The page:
1. Stacie @ Divine Lifestyle says

    Oh my. I would love to do all of these things! We’ve had our eyes on Japan, and the Tokyo area in general, for a while now.

    • Colleen Lanin, The Travel Mama says

      Japan is such a clean, polite and modern country. It makes a wonderful choice for first-timers to Southeast Asia!

  2. Vera Sweeney says

    Seeing Tokyo and the area around it sounds like so much fun! I’ve always been fascinated with Japanese culture. I would love to have the chance to experience everything in this post.

  3. Tripindicator - Travel Services says

    Definitely very interesting! Haven’t been in Tokyo yet but I am looking forward for that moment in the future. I’ve been hearing a lot of beautiful things about this very beautiful country but it’s my first time to hear these very intriguing indeed activities that one can do in Japan which makes it even more interesting to visit.

  4. robin rue says

    My husband was there for a while when he was in the Air Force and loved it there. He talks about going back all the time.

  5. Japan is on my bucket list for sure! I would love to do all these things but the ice dessert sounds super intriguing and yummy!

    • Colleen Lanin, The Travel Mama says

      That shave ice really was crazy good. I’m ruined for all other shave ices now!

  6. Catherine Sargent says

    Visiting Japan has been at the top of my bucket list for years. I would love to tour samurai warrior homes.

    • Colleen Lanin, The Travel Mama says

      The samurai homes really provided an interesting glimpse into Japanese culture and history, for sure!

  7. Liz Mays says

    Oh these are some cool ideas. I’m glad there is more to see than the big city. I think I’d have a good time exploring!

    • Colleen Lanin, The Travel Mama says

      I really loved Tokyo but I’m so glad I got to experience more of Japan beyond the city!

  8. So many cool experiences. The shaved ice made of real mountain ice is so unique.

  9. Brianne says

    Tokyo is so on my bucket list! This is such a great list. Hopefully one day I will get there!

  10. Theresa says

    There really is so much to do in Tokyo. Those samurai warrior houses intrigue me, as does the soy sauce ice cream.

    • Colleen Lanin, The Travel Mama says

      Who would think soy sauce ice creams tastes good? But it really was delish!

  11. Sarah @ The Outside Family says

    Haha, my husband would starve in Tokyo! But he’d endure that to tour the samurai warrior homes. Your trip sounds amazing!!

    • Colleen Lanin, The Travel Mama says

      LOL! I must admit that I lost a few pounds while in Japan (which I was quite happy about!). My travel mates were thrilled with the food, though. There are plenty of more western dining options in Tokyo for picky eaters like your husband.

  12. Amanda Love says

    I’ve been planning to go to Japan to visit Tokyo Disneyland but I never imagined that I would love to stay longer to experience all of these. It’s a beautiful place with a lovely culture.

    • Colleen Lanin, The Travel Mama says

      I would love to visit Tokyo Disneyland, too. But it would be a shame to go to Japan and not see more of the country!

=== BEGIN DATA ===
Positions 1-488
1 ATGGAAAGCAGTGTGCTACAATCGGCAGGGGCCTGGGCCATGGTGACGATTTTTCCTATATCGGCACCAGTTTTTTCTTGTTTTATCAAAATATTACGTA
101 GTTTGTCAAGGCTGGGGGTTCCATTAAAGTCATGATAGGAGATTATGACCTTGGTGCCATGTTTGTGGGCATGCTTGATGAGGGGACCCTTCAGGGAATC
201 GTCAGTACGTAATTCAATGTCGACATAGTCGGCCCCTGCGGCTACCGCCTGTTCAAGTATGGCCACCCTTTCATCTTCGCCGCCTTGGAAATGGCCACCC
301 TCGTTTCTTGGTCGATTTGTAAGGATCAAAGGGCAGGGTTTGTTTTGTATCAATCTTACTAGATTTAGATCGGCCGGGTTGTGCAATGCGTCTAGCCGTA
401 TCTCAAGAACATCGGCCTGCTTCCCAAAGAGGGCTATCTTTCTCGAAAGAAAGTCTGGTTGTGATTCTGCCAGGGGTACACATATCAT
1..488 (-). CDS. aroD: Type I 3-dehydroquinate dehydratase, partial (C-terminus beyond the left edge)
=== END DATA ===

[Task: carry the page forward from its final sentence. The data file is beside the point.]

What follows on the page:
13. Seattle Travel Blogger says

    These look like some great travel tips. I will have to check with my father-in-law to see if he did any of these during his visit.

    • Colleen Lanin, The Travel Mama says

      Some of these were pretty off-the-beaten path but so worth the journey!

  14. Toni | Boulder Locavore says

    This is great! We’ve been to Tokyo but we’ve never done some of these! I can’t wait to go back and try all these!

  15. Our Family World says

    I would love to visit Tokyo! Japan has such a rich culture and looks so pretty. If I were to travel to Japan, the things in this list that I would love to see are the bonsais, the sunset, and the dog shrine.

  16. Louise Bishop says

    I love Japan so much. There is so much history and culture there, it can be hard to sum it up in 10 items.

    • Colleen Lanin, The Travel Mama says

      So true, Louise! This is just one of three planned posts about Tokyo and nearby attractions. I can’t wait to go back to Japan someday and explore even more of this intriguing country!

  17. Veronica Solomon says

    Tokyo is such a beautiful and intriguing city. I would love to visit there or anywhere near there

    • Colleen Lanin, The Travel Mama says

      Tokyo’s such a great choice for first-timers to Southeast Asia too – so clean and friendly!

  18. I had to pin this! Toyko is my dream place so very much so will be checking these spots out when I get there!

  19. Nitin Khanna says

    Japan is awesome place to plan next trip with family! Dine in a traditional Japanese mansion really interesting. I just add on Japan in my list.

    Thanks for Sharing!

    • Colleen Lanin, The Travel Mama says

      Thank YOU for your comment. I’m so glad I could inspire some wanderlust for Japan!

  20. Agness of eTramping says

    I love Tokyo and these thing you listed are just awesome, Colleen! 🙂

    • Colleen Lanin, The Travel Mama says

      Tokyo is so amazingc. Glad you like my suggestions for things to do outside the city!